I had the chance to sit down with Meredith Graves, singer of Perfect Pussy, after her show in Columbus in December. Graves is famously known for mixing her own blood in the first 300 vinyl pressings of her band’s first studio album, Say Yes to Love. Graves is leading voice in the music industry and its role in the promoting (and faulting) the presence of gender equity. “Women are called upon every day to prove our right to participate in music on the basis of our authenticity — or perceived lack thereof.” Graves wrote in a Talkhouse essay in 2014. Her views and writings on the intersection of identity politics and feminism in the music industry have yielded a new rise in awareness and inclusion in DIY spaces — and different methods of how band fronts and show runners should command their crowds.
credit: wilder street

“I feel uncomfortable making the call for all grrls to the front, because I do not want to out anyone — people at my shows could be battling with their identity, or may not have come out to their friends. I do not want to make anyone feel isolated or pressured.” Graves confessed in the dingy VIP lounge of Double Happiness. At a show that appeared to be overrun by what appeared to be cismen, an artist like Graves can feel disheartened by the aggression that plays out in the pit. The band debuted a song called “Women” where Graves sang about the difficulties of being a woman in a music community, while groups of large men moshed around, creating a somewhat hostile environment for anyone, mostly women and non-men patrons, who stood in their way. Ironic, Graves laughed. Graves states that physical and emotional safety should always be at the forefront of shows.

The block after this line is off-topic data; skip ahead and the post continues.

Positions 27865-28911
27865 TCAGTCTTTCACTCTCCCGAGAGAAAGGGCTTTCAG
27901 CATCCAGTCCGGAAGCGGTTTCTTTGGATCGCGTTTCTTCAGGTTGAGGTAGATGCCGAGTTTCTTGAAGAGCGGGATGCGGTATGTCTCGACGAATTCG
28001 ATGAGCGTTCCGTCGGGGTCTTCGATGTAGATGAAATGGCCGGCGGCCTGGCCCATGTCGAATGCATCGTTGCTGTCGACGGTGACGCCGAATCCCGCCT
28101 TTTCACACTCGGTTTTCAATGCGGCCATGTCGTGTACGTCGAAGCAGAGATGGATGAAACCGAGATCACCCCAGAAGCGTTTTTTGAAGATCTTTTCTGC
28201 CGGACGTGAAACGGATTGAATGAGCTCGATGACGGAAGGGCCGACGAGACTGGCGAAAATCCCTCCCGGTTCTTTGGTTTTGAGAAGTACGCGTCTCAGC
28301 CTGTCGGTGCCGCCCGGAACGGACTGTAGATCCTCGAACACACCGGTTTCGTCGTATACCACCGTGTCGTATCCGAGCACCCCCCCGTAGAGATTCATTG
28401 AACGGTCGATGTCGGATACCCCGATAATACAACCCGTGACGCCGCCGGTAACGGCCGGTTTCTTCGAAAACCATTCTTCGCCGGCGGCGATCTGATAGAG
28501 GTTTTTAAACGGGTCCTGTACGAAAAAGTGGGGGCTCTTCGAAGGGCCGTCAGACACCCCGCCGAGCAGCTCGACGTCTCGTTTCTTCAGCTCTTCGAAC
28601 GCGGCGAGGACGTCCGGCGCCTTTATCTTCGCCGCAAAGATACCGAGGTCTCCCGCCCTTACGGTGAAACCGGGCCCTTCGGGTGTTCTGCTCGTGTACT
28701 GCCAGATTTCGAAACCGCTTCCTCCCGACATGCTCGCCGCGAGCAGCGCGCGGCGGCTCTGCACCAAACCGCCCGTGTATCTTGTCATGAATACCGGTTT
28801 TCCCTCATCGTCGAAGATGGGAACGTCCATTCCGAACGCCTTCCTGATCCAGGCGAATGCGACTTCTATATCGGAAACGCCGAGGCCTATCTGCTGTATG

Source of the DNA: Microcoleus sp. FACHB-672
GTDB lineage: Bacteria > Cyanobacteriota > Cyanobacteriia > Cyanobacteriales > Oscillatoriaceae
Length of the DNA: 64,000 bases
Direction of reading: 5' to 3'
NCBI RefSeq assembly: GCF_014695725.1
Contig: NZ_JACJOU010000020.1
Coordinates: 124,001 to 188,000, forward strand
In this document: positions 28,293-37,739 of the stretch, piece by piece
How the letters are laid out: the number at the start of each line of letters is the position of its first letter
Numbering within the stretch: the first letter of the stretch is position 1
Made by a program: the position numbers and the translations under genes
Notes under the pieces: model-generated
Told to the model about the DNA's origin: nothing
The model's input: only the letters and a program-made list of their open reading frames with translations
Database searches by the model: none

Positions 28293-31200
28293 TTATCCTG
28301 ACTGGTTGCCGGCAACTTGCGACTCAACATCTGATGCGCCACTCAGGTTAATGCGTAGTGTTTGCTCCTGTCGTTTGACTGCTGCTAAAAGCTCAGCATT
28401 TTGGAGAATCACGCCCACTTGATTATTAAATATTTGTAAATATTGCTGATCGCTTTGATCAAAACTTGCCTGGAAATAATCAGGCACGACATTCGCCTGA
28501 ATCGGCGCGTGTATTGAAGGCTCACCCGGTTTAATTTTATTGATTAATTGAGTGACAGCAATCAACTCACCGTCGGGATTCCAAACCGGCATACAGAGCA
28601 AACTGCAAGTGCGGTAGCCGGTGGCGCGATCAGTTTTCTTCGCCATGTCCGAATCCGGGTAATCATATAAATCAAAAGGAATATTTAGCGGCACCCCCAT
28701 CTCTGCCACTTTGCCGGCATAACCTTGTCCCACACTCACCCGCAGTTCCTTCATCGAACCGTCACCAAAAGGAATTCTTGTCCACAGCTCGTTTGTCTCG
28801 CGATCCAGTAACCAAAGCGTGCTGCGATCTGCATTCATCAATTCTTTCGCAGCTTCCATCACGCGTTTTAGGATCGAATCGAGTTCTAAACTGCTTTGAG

trying to keep my cool. (failing at it)

Intersections of Queerness and Punk

by blair morton

I sat down via the web with B, who goes under the stage name of Mildrid. B fronted an Athens alumni band called Window Box before they relocated to Akron to attend school. When B was 19, he started a DIY music label turned media outlet called Flower Jar Media (once known as Lil Pup).When B isn’t touring or collaborating with other queer-centric music acts and artists like The Magic Fountain, they are using the web to combat forms of sexism, rape culture, and the punk patriarchy — or as B like to call it, trying to make American gay again.


Can you start off by stating your pronouns and how you’d like to be identified                      

B: Hey, Blair!! My pronouns are they/he, and I identify as a genderqueer/trans person!

How does your identity as a queer person intersect with your music?

B: My identity as a queer person intersects with my music in a lot of ways, actually. I feel that, since I have this platform,  it’s incredibly important (personally, at least), to use this for something more than my own personal gain. I am incredibly privileged for many reasons; one being that I DO have this platform, something that most don’t and I am incredibly thankful for that. A lot of my songs have stuff about gender/etc. in them. The reaction is either, “hell yeah, that was sick”, or something along the lines of uncomfortable silence. Which, honestly, good. If they’re uncomfortable, they’re part of the problem.